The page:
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Invest New Drugs. 2017 Feb;35(1):95-104. doi: 10.1007/s10637-016-0406-z. Epub 2016 Nov 16.

A phase I trial investigating pulsatile erlotinib in combination with gemcitabine and oxaliplatin in advanced biliary tract cancers.

Author information

1
Vanderbilt-Ingram Cancer Center, Vanderbilt University Medical Center, 2220 Pierce Avenue, PRB 777, Nashville, TN, 37232, USA. Laura.goff@vanderbilt.edu.
2
Department of Medicine, Vanderbilt University Medical Center, Nashville, TN, USA. Laura.goff@vanderbilt.edu.
3
Vanderbilt-Ingram Cancer Center, Vanderbilt University Medical Center, 2220 Pierce Avenue, PRB 777, Nashville, TN, 37232, USA.
4
Department of Medicine, Vanderbilt University Medical Center, Nashville, TN, USA.
5
Department of Biostatistics, Vanderbilt University Medical Center, Nashville, TN, USA.
6
Center for Quantitative Sciences, Vanderbilt University Medical Center, Nashville, TN, USA.
7
Department of Cancer Biology, Vanderbilt University, Nashville, TN, USA.
8
Vanderbilt-Ingram Cancer Center at Cool Springs, Franklin, TN, USA.
9
Ohio State University, Columbus, OH, USA.

Abstract

Advanced biliary tract cancers (ABTC) are among the deadliest malignancies with limited treatment options after progression on standard-of-care chemotherapy, which includes gemcitabine (GEM) and oxaliplatin (OX). The epidermal growth factor receptor inhibitor erlotinib has been explored in ABTC with modest efficacy. Erlotinib given continuously may antagonize the action of chemotherapy against cycling tumor cells, but pulsatile dosing of erlotinib with chemotherapy may improve efficacy. The purpose of this study was to assess the safety of pulsatile erlotinib with GEMOX. This was a single-institution phase Ib study that enrolled adult patients with unresectable or metastatic biliary tract, pancreas, duodenal, or ampullary carcinomas that have not received any prior treatment for their disease. Dose escalation followed a standard 3 + 3 design, and dose-limiting toxicities (DLTs) were any treatment-related, first course non-hematologic grade ≥ 3 toxicity, except nausea/vomiting, or grade 4 hematologic toxicity. A dose expansion cohort in ABTC was treated at the MTD. Twenty-eight patients were enrolled and 4 dose levels were explored. The MTD was erlotinib 150 mg + GEM 800 mg/m2 + OX 85 mg/m2. DLTs were diarrhea and anemia. Most frequent toxicities were nausea (78 %), fatigue (71 %), neuropathy (68 %), and diarrhea (61 %), predominantly grade 1-2. In the ABTC patients, the objective response and disease control rates were 29 % and 94 %, respectively, and median overall survival was 18 months. Erlotinib plus GEMOX was well tolerated. Encouraging anti-tumor activity was seen as evidenced by a high disease control rate and longer median OS than standard chemotherapy in the patients with ABTC.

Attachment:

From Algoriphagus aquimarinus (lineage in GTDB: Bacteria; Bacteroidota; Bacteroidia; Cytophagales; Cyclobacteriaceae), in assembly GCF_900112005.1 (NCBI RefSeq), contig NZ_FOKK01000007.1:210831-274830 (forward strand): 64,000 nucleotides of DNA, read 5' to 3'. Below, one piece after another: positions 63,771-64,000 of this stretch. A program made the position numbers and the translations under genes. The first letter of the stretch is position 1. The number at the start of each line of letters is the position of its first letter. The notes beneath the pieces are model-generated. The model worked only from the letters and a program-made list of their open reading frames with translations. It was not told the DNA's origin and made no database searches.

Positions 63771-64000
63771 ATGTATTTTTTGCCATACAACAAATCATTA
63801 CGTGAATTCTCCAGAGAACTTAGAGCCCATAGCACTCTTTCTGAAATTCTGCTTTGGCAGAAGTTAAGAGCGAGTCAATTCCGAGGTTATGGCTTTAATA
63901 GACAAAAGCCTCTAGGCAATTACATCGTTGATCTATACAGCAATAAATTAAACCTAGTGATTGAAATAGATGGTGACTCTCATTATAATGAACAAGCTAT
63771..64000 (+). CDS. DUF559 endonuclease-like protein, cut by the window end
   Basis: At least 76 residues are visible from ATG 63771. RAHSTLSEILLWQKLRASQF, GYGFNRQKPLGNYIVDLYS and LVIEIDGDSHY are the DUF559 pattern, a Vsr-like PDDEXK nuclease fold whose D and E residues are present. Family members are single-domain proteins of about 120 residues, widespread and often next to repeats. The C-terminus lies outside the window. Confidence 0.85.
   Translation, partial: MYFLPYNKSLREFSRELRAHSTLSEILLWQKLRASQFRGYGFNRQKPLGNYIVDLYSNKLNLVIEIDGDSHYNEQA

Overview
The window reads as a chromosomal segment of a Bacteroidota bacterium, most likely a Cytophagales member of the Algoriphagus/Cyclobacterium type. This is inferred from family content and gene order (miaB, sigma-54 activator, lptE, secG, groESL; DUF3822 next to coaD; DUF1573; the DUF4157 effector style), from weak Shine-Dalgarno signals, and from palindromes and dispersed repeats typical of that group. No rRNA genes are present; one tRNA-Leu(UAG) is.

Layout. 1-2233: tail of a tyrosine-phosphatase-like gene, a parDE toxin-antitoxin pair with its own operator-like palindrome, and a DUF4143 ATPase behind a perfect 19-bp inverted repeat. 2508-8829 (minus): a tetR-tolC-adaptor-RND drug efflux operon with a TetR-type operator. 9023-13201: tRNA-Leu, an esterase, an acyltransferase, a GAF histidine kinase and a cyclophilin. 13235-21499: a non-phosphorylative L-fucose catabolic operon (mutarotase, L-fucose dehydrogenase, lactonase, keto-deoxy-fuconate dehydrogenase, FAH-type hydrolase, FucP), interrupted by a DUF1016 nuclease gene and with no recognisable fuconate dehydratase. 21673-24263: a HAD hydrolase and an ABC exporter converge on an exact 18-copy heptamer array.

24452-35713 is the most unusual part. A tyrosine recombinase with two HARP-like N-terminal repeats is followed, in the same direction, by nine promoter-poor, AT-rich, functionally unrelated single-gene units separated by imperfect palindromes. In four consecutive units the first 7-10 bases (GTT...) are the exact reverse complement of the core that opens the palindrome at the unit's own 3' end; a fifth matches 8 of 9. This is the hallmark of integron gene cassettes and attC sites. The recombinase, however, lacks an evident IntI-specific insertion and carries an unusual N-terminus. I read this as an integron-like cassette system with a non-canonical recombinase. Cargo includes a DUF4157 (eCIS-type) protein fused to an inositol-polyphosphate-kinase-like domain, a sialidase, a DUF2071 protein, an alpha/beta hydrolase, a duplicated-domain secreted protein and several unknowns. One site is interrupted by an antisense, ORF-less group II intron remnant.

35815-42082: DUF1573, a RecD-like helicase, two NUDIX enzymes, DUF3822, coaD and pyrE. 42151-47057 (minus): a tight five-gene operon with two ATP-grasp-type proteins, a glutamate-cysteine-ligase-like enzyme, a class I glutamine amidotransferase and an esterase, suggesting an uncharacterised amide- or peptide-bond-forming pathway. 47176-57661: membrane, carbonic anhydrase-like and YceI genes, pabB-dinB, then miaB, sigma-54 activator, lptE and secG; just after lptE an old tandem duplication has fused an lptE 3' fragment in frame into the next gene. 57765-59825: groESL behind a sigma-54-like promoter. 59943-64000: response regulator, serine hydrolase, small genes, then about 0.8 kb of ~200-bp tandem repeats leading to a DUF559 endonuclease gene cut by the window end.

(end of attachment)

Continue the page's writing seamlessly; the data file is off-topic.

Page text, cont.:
KEYWORDS:

Biliary tract cancers; Gemcitabine and oxaliplatin; Phase Ib trial; Pulsatile erlotinib

PMID:
27853997
PMCID:
PMC5306261
DOI:
10.1007/s10637-016-0406-z
[Indexed for MEDLINE]
Free PMC Article

Conflict of interest statement

Compliance with ethical standards Conflicts of interest LWG has served as a consultant for Celgene and has institutional research funding from Astellas Pharma, Pfizer, Onxy, SunPharma, Lilly, and Bristol-Myers Squibb. DBC has served as a consultant for Merrimack and has institutional research funding from Synta, Incyte, Celgene, Hoffman-LaRoxhe, EMD-Serono, and Oncolytics Biotech. KBD has an immediate family member who is employed by Ardent Health Services. KKC has institutional research funding from Pfizer, Boston Biomedical, MedImmune, Onyx, Bayer, Boehringer Ingelheim, and Bristol-Myers Squibb. JG has institutional research funding from AstraZeneca. EC has served on advisory boards for Castle Biosciences, Taiho, EMD-Serono, Amgen, Lilly, Advaxis, Bayer and Merrimack. JB has served as a consultant for Celgene, Genentech, Aduro, Boston Biomedical, Janssen, Cornerstone, Symphogen, and Bayer and has institutional research funding from Genentech, Abbvie, Taiho, Bayer, 5Prime, Phoenix, Incyte, and Vertex. Funding This study was supported in part by Astellas Pharmaceutics, Inc. and the Vanderbilt-Ingram Cancer Center Support Grant (2P30 CA068485–14). Erlotinib was supplied for the study by Astellas Pharmaceutics, Inc. The ITR is supported by the Vanderbilt-Ingram Cancer Center, the TJ Martell Foundation, and the Robert J. Kleberg, Jr. and Helen C. Kleberg Foundation. Ethical approval All procedures performed in studies involving human participants were in accordance with the ethical standards of the institutional and/or national research committee and with the 1964 Helsinki declaration and its later amendments or comparable ethical standards. Informed consent Informed consent was obtained for all individual participants included in the study.

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